1976

Film #303: All the President’s Men (1976)

Whilst Midnight Cowboy and Lenny both demonstrated the way film-making was changing in the 1970s, the final film in our Hoffman triple bill is incredibly traditional. All the President’s Men is a fairly dialogue-heavy biopic of how two Washington Post reporters exposed the serious corruption that was rife in Richard Nixon’s government.


The film stars Hoffman alongside Robert Redford as Carl Bernstein and Bob Woodward; two reporters who ended up as reluctant partners. Based on Woodward and Bernstein’s book, the case that the two journalists embark initially appears to be fairly mundane. The beginning point of the film sees new recruit Woodward being tasked with reporting on a courtroom story about five men who broke into the Watergate Offices. But soon this small story grows legs when Woodward discovers connections with the CIA and he feels that there is more to the tale than meets the eye. Though Woodward is portrayed as quite an intelligent young man, he still has a lot to learn about story layout and so is paired with the more experience Bernstein. Whereas Woodward is fairly level-headed, Bernstein is a lot more off-the-wall and this clash in personalities occasionally causes arguments. But eventually the men gain mutual respect for one another as they uncover some shocking secrets while at the same time struggling with the fact that most of their reports are based on unknown sources. Although some of the senior workers at the paper are not fans of the pair’s procedures, they have the blessing of executive editor Ben Bradlee, who vows to stick with them even when the paper finds itself criticised. Though their story led to the resignation of Nixon, the film really doesn’t hammer this point home and instead shows us a collection of headlines as its closing scene.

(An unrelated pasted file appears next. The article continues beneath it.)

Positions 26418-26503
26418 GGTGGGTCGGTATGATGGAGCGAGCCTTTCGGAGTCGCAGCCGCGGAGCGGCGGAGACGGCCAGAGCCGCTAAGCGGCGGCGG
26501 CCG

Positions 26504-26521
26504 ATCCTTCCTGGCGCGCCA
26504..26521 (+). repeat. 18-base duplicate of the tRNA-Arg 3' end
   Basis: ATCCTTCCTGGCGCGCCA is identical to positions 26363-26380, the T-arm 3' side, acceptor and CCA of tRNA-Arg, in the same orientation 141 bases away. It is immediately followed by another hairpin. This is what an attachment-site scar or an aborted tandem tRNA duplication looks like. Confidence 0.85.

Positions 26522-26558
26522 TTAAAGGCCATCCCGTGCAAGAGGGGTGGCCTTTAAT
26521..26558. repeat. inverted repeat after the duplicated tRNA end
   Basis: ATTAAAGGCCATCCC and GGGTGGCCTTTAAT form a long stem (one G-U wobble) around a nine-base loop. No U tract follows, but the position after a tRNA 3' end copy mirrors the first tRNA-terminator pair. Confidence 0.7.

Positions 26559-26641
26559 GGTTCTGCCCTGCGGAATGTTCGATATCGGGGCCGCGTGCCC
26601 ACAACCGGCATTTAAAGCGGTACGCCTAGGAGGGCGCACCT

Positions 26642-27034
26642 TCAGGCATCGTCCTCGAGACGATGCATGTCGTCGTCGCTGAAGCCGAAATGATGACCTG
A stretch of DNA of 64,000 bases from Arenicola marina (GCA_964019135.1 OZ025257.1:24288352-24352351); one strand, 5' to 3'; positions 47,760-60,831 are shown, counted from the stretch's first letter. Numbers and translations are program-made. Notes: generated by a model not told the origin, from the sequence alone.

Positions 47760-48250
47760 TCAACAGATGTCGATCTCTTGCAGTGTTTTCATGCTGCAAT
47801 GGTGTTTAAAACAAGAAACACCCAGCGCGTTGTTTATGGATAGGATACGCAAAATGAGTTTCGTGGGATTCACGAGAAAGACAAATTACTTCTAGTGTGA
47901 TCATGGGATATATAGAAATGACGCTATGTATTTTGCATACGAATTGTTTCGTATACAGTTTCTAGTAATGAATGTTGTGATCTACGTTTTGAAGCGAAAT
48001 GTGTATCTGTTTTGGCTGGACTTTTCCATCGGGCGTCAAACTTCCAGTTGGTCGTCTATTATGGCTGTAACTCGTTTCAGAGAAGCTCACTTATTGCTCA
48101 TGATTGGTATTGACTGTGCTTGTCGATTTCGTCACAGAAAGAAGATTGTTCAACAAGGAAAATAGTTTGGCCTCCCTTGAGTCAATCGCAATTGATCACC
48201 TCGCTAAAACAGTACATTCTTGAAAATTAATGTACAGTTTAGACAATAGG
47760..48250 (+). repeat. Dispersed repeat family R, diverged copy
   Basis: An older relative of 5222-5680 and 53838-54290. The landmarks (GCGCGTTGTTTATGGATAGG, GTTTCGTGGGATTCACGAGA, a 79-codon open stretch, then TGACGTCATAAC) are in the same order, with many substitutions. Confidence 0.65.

I feel one of the best things a biographical film can do is make you wonder what’s going to happen next, when you already know the answer. That’s what I felt throughout All the President’s Men and I feel a lot of that can be attributed to William Goldman’s Oscar-winning script. The film itself was a pet project of Redford who bought the rights to Woodward and Bernstein’s book and had Goldman write a draft of the script. Though the script when through several drafts, the final product was incredibly outstanding and I feel that its dialogue-heavy nature influenced a lot of young screenwriters at the time. Indeed both this film and Network, which was released in the same year, had lots of scenes with men sitting around in rooms talking but somehow made them incredibly thrilling to watch. Hoffman is certainly the most dynamic member of the cast, however I found his performance here lacked the enthusiasm he displayed in the previous two films. Hoffman’s Bernstein is portrayed as being intrepid, if a little over-eager, and somebody who was always on the lookout for the next story. He is perfectly counter-balanced by the much cooler Redford and I feel the two make a great double act. At the time of the film’s release, Redford was the biggest draw at the Box Office but here shared top billing with co-star Hoffman. However, neither was even nominated for Best Actor and the only acting award the film received was for Jason Robards for his compelling supporting turn as Ben Bradlee. Though All the President’s Men isn’t as dark as either Lenny or Midnight Cowboy, it was gripping throughout and was bolstered by two incredibly frantic performances. In addition I think its script has influenced a lot of the film and television that I love today and for that it deserves a large amount of praise.

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